Walled villages of Hong Kong

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Main entrance of Tai Wai Village
Model of San Wai (新圍) aka. Kun Lung Wai (覲龍圍), displayed in Hong Kong Heritage Museum.

Once common throughout China, walled villages can still be found in southern China and Hong Kong. Most of the walled villages in Hong Kong are located in the New Territories. In Punti Cantonese, Wai (圍, Walled) and Tsuen (村, Village) were once synonyms, hence most place names which include the word 'wai', were at some point in time a walled village.

History[edit]

During the Ming and Qing Dynasties, the shore of Guangdong suffered from pirates. The area of Hong Kong was particular vulnerable to pirates' attacks. Winding shores, hilly lands and islands and far from administrative centres made Hong Kong an excellent hideout for pirates. Villages, both Punti and Hakka, built walls against pirates. Some villages even protected themselves with cannons.

Layout[edit]

Walled villages in Hong Kong are characterised by row houses arranged in a square or rectangular block, where the parallel rows of houses are separated by narrow lanes.[1]

Notable walled villages[edit]

Kat Hing Wai[edit]

Historic plan of Kat Hing Wai walled village in Kam Tin.
Main article: Kat Hing Wai

Kat Hing Wai (吉慶圍) is a noted Punti walled village in Yuen Long District of Hong Kong.[citation needed] It often mistakenly believed to be Hakka, whose people have similar traditions.[citation needed] However the Punti people were from Southern China and the first to settle in Hong Kong. Kat Hing Wai's residents speak Cantonese, rather than Hakka.[citation needed] Popularly known as Kam Tin, from the name of the area, it is home to about 400 descendants of the Tang Clan, who built the village back in the 17th century.

Kat Hing Wai is a quasi-rectangular (100 m x 90 m) walled village. As a family stronghold, Kat Hing Wai has served the Tangs well through the centuries, protecting the residents against bandits, rival clans, and wild tigers. In the Qing Dynasty, a five-metre high blue brick wall and four cannon towers were added to defend against bandits. Today, the village is still completely surrounded by 18-inch-thick walls,[citation needed] outside which are the remains of a moat. However, most houses within the walls have been rebuilt in recent years. There is only one narrow entrance, with a pair of iron gates.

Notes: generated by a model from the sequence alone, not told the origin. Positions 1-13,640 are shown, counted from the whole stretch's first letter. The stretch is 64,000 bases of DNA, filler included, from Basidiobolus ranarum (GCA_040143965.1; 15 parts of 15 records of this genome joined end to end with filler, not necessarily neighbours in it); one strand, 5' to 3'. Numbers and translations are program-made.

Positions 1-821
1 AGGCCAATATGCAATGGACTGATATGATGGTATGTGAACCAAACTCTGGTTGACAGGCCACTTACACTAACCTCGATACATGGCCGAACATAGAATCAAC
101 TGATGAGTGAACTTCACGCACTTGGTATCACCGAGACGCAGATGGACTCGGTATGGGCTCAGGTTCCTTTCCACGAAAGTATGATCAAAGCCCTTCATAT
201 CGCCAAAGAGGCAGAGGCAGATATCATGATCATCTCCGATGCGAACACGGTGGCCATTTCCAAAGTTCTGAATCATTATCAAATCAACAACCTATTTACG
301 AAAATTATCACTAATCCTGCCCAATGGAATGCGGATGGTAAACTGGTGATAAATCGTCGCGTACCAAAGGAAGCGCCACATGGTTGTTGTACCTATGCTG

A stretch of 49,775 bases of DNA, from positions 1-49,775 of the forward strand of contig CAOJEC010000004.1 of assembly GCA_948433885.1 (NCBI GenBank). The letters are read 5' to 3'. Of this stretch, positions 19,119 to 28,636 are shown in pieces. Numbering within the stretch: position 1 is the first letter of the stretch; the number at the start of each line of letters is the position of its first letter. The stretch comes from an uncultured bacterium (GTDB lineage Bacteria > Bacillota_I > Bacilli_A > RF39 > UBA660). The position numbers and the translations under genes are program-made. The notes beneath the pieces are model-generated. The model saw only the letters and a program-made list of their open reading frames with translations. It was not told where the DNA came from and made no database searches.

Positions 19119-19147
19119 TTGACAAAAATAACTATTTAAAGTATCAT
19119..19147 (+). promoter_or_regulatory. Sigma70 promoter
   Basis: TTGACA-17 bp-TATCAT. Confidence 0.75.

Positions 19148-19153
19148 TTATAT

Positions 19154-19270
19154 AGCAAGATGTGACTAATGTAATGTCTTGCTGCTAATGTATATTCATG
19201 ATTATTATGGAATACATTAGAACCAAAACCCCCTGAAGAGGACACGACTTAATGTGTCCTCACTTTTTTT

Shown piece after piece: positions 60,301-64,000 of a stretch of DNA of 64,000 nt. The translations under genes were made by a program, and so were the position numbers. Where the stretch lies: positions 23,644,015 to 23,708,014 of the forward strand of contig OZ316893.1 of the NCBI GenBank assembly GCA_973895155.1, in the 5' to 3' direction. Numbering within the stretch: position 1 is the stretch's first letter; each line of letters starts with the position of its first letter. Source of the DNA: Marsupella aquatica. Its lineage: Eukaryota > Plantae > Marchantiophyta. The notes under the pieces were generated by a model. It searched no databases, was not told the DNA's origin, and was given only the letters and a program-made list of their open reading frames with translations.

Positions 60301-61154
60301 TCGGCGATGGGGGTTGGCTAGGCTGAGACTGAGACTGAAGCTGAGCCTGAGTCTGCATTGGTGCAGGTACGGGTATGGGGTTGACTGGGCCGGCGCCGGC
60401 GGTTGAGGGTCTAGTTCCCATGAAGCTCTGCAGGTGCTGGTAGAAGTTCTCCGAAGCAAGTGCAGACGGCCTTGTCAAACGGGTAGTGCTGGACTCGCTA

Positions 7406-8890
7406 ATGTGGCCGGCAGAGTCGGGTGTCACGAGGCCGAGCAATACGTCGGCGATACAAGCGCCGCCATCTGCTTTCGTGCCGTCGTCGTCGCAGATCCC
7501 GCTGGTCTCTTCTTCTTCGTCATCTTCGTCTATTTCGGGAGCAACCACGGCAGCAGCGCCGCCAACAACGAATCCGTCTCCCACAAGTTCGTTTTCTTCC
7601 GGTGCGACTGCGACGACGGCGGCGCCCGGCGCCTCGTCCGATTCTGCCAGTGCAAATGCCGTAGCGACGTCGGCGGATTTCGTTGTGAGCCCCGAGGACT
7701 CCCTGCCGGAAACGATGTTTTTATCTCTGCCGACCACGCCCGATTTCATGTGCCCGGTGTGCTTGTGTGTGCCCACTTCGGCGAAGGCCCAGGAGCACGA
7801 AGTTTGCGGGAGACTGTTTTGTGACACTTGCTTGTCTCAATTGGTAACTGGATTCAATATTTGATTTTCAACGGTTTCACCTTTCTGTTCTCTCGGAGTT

Tsang Tai Uk[edit]

Tsang Tai Uk: external view
Main article: Tsang Tai Uk

Tsang Tai Uk (曾大屋), also known as Shan Ha Wai, is another well-known Hakka walled village in Hong Kong, and one of the best preserved. It is located close to the south of the Pok Hong Estate, not far from the Lion Rock Tunnel Road. Built in the 1840s, it was constructed in 1848 as a stronghold for the Tsang Clan. It is a preserved Hakka fortified village in Sha Tin. It is said to have taken 20 years to build the village. The village is built with granite, grey bricks and solid timber.

Sheung Shui Wai[edit]

Main article: Sheung Shui Wai

Sheung Shui Wai (上水圍), also known as Sheung Shui Heung (上水鄉), is one of the very few rural settlements having retained its original moat which was built in 1646. Characterized by its magnificent moat and landscape setting, the walled village is the core of the Liu clan, of which ancestors came originally from Fujian during the Yuan Dynasty (1271–1368). The village is located in Sheung Shui.

Fanling Wai[edit]

Houses reflecting in a pond at Fanling Wai.
Main article: Fanling Wai

Fanling Wai (粉嶺圍) is a walled village in Fanling built by the Pang (彭) Clan. It is recognisable with the distinctive pond and layout including features such as cannons and watchtowers. All these elements were crafted to form an integral part of the village setting. Fanling Wai is the centre of the Pang Clan who arrived in Hong Kong late in the Song Dynasty.[2]

Nga Tsin Wai Tsuen[edit]

Main article: Nga Tsin Wai Tsuen

Nga Tsin Wai Tsuen (衙前圍村) is a walled village in Wong Tai Sin, New Kowloon. It is the only walled village left in the urban built-up areas of Hong Kong. On 18 July 2007, the government announced its plans to redevelop Nga Tsin Wai Tsuen.[3]

List of walled villages[edit]

A village name ending in "Wai" usually indicates a walled village, but in some cases the walls have been partly or totally demolished. Remaining fully or partially walled villages in Hong Kong include:

North District[edit]

Ma Wat Wai
Wall of Lo Wai.

Sha Tin District[edit]

Tai Po District[edit]

Fui Sha Wai

Tsuen Wan District[edit]

Tuen Mun District[edit]

Wong Tai Sin District[edit]

Yuen Long District[edit]

Central axle of Sheung Cheung Wai, seen from the village gate, with the typical shrine at the end of the lane.
A narrow lane in Nam Pin Wai, typical of Hong Kong walled villages.
  • The "Three Wais" of Ping Shan:[19]
  • Shan Ha Tsuen (山下村), in Ping Shan[21]
  • Chung Sam Wai (中心圍), in Wang Chau
  • In Ha Tsuen area:
    • Mong Tseng Wai (輞井圍)
    • Sha Kong Wai (沙江圍)[22]
    • Sik Kong Wai (錫降圍)
    • Shek Po Wai (石步圍), in Shek Po Tsuen (石步村)
  • In Kam Tin area:
  • In Shap Pat Heung:
    • Ma Tin Tsuen (馬田村)
    • Muk Kiu Tau Tsuen (木橋頭)
    • Pak Sha Tsuen (白沙村)
    • Shui Tsiu San Tsuen (水蕉新村)
    • Tin Liu Tsuen (田寮村)
  • In Yuen Long Kau Hui area: (the area is part of Shap Pat Heung)
    • Nam Pin Wai (南邊圍)
    • Sai Pin Wai (西邊圍)
    • Tai Wai Tsuen (大圍村)
    • Ying Lung Wai (英龍圍)
  • In Pat Heung area:
    • Wang Toi Shan Wing Ning Lei (橫台山永寧里)

See also[edit]

References[edit]

External links[edit]